Definition of panoptic
: being or presenting a comprehensive or panoramic view a panoptic view of the city
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Recent Examples of panoptic from the Web
The pressures of anchoring a hit show compelled McGoohan to conjure a panoptic resort/prison for priceless intelligence assets called The Village, and cult history was made.
These example sentences are selected automatically from various online news sources to reflect current usage of the word 'panoptic'. Views expressed in the examples do not represent the opinion of Merriam-Webster or its editors. Send us feedback.
Did You Know?
The establishment of panoptic in the English language can be attributed to two inventions known as panopticons. The more well-known panopticon was conceived by the English philosopher Jeremy Bentham in 1787. Bentham’s panopticon was a circular prison with cells arranged around a central tower from which guards could see the inmates at all times. The other panopticon, also created in the 18th century, was a device containing pictures of attractions, such as European capitals, that people viewed through an opening. Considering the views that both inventions gave, it is not hard to see why panoptic (a word derived from Greek panoptēs, meaning "all-seeing") was being used by the early 19th century.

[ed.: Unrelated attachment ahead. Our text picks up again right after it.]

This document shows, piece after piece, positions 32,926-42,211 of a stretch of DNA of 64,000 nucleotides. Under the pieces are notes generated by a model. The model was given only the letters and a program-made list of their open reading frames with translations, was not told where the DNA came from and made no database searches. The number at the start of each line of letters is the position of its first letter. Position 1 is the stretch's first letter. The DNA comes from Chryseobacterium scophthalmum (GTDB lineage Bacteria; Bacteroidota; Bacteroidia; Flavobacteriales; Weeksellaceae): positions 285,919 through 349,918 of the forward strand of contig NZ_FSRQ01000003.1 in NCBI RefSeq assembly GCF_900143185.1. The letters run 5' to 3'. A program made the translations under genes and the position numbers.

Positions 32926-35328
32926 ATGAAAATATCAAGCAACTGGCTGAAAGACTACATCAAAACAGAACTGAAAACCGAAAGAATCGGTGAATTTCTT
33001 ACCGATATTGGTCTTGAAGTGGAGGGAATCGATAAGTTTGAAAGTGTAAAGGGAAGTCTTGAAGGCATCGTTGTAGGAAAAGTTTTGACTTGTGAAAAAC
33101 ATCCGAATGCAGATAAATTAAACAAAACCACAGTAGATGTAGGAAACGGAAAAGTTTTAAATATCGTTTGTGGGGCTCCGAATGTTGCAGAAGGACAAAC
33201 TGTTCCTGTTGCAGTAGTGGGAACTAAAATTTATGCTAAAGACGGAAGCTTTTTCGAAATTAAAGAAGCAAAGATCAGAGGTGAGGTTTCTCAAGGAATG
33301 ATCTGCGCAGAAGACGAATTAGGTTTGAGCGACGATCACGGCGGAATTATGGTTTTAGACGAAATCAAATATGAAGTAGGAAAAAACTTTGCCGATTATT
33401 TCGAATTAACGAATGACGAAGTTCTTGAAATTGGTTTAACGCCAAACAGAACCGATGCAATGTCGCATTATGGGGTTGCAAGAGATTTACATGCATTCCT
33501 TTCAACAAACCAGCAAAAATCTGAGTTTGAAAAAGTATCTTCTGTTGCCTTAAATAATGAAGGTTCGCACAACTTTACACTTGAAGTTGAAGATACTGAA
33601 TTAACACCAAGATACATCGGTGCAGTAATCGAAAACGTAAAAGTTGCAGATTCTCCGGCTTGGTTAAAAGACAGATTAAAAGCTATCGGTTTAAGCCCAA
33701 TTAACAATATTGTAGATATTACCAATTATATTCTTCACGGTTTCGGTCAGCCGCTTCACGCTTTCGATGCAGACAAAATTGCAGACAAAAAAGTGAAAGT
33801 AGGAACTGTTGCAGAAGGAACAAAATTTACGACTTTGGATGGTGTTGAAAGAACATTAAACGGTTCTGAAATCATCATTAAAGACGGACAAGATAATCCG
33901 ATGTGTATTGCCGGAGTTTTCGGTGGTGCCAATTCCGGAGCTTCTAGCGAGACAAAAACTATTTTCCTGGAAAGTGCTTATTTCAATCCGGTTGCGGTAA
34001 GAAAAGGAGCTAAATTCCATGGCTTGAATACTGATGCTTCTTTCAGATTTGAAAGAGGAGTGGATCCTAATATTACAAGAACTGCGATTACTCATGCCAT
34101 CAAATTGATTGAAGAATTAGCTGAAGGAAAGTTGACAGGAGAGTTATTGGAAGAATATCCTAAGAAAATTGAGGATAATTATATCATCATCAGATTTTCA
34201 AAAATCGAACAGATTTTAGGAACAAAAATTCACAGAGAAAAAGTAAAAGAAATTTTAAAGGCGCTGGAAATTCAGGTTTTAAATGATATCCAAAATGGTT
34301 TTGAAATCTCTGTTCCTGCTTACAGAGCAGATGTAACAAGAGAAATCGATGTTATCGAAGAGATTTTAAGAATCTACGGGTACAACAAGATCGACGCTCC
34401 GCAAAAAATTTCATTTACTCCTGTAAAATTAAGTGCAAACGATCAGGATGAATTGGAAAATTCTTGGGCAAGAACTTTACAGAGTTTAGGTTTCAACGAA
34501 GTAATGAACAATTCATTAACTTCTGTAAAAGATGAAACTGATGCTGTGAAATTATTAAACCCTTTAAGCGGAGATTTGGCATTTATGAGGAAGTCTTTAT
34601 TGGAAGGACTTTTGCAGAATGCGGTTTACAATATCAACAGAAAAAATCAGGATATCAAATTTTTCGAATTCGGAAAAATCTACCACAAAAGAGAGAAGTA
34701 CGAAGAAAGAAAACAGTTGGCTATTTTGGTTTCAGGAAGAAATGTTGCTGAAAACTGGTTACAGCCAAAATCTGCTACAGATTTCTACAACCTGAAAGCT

Origin and Etymology of panoptic
Greek panoptēs all-seeing, from pan- + opsesthai to be going to see — more at optic
First Known Use: 1826
Medical Definition of panoptic
: permitting everything to be seen microscopic study of tissues treated with a panoptic stain
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